Notable membersEdit

Source: Ehrenritter

See alsoEdit


  1. ^ "St. Georgs-Orden Geschichte". georgsorden.at. Retrieved 18 November 2019.
  2. ^ a b "Die Ordensregierung". georgsorden.at. Retrieved 14 June 2018.
  3. ^ For the ability of the Habsburg monarchy to protect and promote the diversity of its peoples and minorities, see: Pieter M. Judson "The Habsburg Empire. A New History" (Harvard University Press 2016).
  4. ^ For more information on these Habsburg principles, see in particular: Christopher Clark "The Sleepwalkers" (New York 2012).
  5. ^ Manfred Hollegger "Maximilian I." (2005), p 150.
  6. ^ Roman Procházka "Österreichisches Ordenshandbuch" (1979), p 274.
  7. ^ Johannes Krejci "Aus der Geschichte des Alten Ordens vom St. Georg.", Wien 2002.
  8. ^ Richard Bassett "For God and Kaiser: The Imperial Austrian Army, 1619-1918" 2015, p 537.
  9. ^ Frank Millard "The Palace and the Bunker: Royal Resistance to Hitler" 2011.
  10. ^ Elisabeth Boeckl-Klamper, Thomas Mang, Wolfgang Neugebauer "Gestapo-Leitstelle Wien 1938–1945." Vienna 2018, p 299–305.
  11. ^ Hans Schafranek "Widerstand und Verrat: Gestapospitzel im antifaschistischen Untergrund." Vienna 2017, p 161–248.
  12. ^ Peter Broucek "Die österreichische Identität im Widerstand 1938–1945" (2008), p 163.
  13. ^ Timothy Snyder "The Red Prince: The Secret Lives of a Habsburg Archduke" (2008); James Longo "Hitler and the Habsburgs: The Fuhrer's Vendetta Against the Austrian Royals" (2018).
  14. ^ Wolfgang Mueller "Die sowjetische Besatzung in Österreich 1945-1955 und ihre politische Mission" (German - "The Soviet occupation in Austria 1945-1955 and its political mission"), 2005, p 24.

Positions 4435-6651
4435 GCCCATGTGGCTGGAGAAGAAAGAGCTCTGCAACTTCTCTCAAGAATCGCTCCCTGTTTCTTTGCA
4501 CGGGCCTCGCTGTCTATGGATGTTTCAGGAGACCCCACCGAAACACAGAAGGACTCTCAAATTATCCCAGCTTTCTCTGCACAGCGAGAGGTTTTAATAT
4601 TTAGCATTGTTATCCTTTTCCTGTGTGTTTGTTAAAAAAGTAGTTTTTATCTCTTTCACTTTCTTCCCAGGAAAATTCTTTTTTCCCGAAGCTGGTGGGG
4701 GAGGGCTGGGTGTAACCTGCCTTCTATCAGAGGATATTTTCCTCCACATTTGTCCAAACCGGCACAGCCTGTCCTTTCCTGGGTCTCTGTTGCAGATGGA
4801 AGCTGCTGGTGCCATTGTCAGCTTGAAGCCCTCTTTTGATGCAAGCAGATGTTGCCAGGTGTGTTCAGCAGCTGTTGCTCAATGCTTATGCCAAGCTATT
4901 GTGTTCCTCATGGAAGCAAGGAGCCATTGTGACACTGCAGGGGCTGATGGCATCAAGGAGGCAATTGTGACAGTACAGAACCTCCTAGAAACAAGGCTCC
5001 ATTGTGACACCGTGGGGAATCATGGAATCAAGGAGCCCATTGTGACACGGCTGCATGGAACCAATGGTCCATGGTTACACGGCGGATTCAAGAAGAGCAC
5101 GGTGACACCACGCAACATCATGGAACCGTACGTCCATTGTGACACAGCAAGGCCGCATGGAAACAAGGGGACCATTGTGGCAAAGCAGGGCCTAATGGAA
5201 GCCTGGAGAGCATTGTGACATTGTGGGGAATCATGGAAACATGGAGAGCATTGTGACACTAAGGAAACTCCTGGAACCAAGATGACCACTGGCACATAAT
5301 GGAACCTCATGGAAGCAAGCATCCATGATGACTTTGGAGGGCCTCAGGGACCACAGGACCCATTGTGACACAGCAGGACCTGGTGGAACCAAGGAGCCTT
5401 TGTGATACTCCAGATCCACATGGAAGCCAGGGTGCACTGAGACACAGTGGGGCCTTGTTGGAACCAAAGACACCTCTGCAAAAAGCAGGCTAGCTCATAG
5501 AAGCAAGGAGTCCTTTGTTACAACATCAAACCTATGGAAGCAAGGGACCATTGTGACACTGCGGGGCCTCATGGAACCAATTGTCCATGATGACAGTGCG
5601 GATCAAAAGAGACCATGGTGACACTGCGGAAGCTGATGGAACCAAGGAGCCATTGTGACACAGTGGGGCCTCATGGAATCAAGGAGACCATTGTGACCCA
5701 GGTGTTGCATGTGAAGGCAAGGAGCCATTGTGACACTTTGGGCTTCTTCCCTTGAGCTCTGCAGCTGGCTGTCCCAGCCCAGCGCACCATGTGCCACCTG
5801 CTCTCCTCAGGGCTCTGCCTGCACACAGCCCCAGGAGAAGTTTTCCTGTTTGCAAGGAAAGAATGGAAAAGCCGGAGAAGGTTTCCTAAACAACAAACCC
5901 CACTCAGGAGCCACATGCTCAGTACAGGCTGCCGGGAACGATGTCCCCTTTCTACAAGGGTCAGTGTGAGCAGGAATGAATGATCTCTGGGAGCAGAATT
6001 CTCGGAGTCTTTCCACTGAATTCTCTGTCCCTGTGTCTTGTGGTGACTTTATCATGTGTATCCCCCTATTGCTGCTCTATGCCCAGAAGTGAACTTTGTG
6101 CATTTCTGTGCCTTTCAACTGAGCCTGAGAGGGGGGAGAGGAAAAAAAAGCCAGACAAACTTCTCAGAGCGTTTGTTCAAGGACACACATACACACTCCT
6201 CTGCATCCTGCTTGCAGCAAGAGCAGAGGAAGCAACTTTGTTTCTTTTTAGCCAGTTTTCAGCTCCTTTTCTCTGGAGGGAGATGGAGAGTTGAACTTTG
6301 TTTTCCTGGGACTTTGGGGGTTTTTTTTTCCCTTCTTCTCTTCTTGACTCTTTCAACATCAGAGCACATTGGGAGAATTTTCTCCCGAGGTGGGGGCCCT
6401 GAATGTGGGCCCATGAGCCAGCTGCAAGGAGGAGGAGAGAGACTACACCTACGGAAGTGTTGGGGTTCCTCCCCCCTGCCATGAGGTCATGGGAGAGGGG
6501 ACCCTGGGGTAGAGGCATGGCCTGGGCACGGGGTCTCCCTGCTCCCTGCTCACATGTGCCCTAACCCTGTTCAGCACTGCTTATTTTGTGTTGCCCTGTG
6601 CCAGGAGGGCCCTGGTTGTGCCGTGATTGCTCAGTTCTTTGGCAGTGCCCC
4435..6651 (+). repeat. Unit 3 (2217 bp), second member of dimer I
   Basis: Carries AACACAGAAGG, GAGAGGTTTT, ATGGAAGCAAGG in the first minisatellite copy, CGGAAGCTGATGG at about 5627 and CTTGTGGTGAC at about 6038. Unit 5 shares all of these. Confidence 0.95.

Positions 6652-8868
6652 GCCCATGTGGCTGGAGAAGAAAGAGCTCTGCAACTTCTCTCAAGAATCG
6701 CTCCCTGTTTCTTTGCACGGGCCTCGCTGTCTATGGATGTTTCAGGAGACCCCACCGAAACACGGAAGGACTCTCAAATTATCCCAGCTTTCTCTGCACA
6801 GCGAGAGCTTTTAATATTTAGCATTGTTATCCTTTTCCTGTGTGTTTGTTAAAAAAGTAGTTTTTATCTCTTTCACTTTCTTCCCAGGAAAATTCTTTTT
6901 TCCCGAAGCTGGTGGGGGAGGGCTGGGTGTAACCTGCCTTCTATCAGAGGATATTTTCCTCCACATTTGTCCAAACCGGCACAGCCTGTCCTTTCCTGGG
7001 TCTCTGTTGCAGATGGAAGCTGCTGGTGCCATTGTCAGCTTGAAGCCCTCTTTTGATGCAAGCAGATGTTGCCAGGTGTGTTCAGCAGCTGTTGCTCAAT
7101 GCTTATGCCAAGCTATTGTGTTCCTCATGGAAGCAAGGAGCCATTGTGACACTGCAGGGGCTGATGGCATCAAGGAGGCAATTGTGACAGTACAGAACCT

15. ^ Otmar Lahodynsky: Paneuropäisches Picknick: Die Generalprobe für den Mauerfall (Pan-European picnic: the dress rehearsal for the fall of the Berlin Wall - German), in: Profil 9 August 2014; Thomas Roser: DDR-Massenflucht: Ein Picknick hebt die Welt aus den Angeln (German - Mass exodus of the GDR: A picnic clears the world) in: Die Presse 16 August 2018.
  16. ^ Regarding the Habsburg tradition in this regard: Moritz Csaky "Pluralité culturelle et identité: Criteres d´ une auto-reconnaissance transnationale sous la Monarchie des Habsbourg" Les Temps Modernes 48:550 (1992), p 154.
  17. ^ Paul Miller-Melamed and Claire Morelon "What the Hapsburg Empire Got Right" in New York Times, 10 September 2019.
  18. ^ Johannes Feichtinger, Gary B. Cohen "Understanding multiculturalism: The Habsburg central European experience" (2014).